Where we are 50 years after 'I Have a Dream' - WFSB 3 Connecticut

Where we are 50 years after 'I Have a Dream'

Ebenezer Baptist Church Ebenezer Baptist Church

We are celebrating the dream 50 years later. Much has changed since Dr. Martin Luther King Jr. delivered the iconic speech on the steps of the Lincoln Memorial, but the country is still dealing with some of the same issues today.

"If Martin Luther King Jr. hadn't spoke those words, if he hadn't said what he said, I don't know where we would be as a nation, as a people," Congressman John Lewis said.

Lewis, who marched with King, acknowledges there are still struggles, but there are many advancements.

"Desegregating all means of transportation, integrating our schools," Lewis said.

Rev. Raphael Warnock, of Ebenezer Baptist Church, sees it too.

"The country is better. We have witnessed in the decades since the March on Washington, a growing and burgeoning black middle class. But there is still an underclass of people who are stuck at the bottom of the well," Warnock said.

"Integration has changed, but then we've lost a lot of parenting of our children," said Gwendolyn Morgan, a deacon at Ebenezer.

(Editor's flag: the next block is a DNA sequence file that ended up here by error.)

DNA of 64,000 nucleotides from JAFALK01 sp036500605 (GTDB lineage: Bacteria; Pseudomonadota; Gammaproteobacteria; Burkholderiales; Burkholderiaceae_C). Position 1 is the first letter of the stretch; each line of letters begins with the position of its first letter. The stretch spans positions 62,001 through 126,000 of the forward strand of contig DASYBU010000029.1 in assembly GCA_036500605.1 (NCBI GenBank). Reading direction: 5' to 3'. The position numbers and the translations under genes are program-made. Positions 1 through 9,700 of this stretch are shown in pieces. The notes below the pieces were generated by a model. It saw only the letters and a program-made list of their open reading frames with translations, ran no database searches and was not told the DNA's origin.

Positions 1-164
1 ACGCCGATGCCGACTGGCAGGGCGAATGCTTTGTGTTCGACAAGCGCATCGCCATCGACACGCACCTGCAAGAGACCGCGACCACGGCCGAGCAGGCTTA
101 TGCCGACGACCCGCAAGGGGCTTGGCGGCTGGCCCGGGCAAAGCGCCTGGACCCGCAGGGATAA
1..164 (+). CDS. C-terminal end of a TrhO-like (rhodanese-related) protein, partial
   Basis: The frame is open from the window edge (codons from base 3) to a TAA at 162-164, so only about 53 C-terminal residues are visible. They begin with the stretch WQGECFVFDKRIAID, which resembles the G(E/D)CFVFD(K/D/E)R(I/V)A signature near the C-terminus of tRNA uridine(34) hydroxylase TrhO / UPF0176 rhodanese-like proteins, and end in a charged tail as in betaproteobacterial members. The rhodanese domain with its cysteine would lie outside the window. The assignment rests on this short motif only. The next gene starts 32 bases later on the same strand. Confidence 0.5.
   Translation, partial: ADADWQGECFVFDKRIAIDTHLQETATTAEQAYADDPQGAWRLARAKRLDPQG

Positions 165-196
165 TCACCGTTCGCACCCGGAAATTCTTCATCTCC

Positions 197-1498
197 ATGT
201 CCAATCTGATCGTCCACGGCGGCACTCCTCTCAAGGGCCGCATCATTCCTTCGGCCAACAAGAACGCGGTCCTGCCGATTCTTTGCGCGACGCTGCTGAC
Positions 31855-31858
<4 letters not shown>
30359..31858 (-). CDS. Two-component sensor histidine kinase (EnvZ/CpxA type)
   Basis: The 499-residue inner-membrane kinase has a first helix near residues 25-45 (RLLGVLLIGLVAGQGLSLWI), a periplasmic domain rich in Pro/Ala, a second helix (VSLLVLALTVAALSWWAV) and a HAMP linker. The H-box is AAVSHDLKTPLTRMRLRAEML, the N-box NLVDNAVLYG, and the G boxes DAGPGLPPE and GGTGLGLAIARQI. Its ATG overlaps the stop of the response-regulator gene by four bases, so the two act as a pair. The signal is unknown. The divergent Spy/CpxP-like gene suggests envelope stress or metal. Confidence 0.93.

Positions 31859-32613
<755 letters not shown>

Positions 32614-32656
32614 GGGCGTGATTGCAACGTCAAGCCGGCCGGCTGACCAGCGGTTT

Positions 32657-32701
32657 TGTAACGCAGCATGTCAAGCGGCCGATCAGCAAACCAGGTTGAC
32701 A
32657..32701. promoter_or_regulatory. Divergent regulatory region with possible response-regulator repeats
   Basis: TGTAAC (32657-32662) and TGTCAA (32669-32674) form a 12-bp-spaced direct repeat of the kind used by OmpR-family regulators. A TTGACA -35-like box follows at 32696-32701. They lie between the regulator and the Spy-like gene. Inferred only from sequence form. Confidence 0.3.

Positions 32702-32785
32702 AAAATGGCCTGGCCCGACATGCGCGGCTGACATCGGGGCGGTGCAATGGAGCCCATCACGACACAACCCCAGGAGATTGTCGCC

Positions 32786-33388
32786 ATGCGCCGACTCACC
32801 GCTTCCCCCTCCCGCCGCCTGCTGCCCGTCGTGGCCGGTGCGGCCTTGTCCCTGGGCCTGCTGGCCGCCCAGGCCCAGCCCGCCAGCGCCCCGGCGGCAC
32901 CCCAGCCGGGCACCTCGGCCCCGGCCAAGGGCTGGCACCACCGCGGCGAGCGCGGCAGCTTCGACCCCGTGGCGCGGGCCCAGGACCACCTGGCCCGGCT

Members of the historic Ebenezer Baptist Church, where King once preached, boarded a bus to make their voices heard during a recreation of the March on Washington.

"We have so many things we need to resolve: voting rights, and justice, stand your ground laws," Morgan said.

"It's still a struggle. It's still a struggle. We need justice. We need to move forward with justice," parishioner Carrie Buggs said.

Warnock believes this is a moment to advance the dream, to take a look at our country and decide to move forward.

"In a moment like this when the issues are so serious, we are dealing with basic issues, survival issues, bread and butter issues, the growing gap between the have and the have not's. In a real sense our nation is falling behind because we're not educating all of our children. The good news is we can do better if we just stand together," Warnock said.

And stand together is what Lewis believes we're doing.

"Fifty years later we have witnessed unbelievable changes. We have witnessed what I like to call a non-violence revolution, a revolution of values, a revolution of ideas. Our country is a better country and we are a better people," Lewis said.

What are you doing to advance the dream? Tweet reporter Jennifer Mayerle at @jennifermayerle. Use hashtag #advancethedream. 

CBS Atlanta News will have live coverage from Washington, DC, Aug. 27 and 28. 

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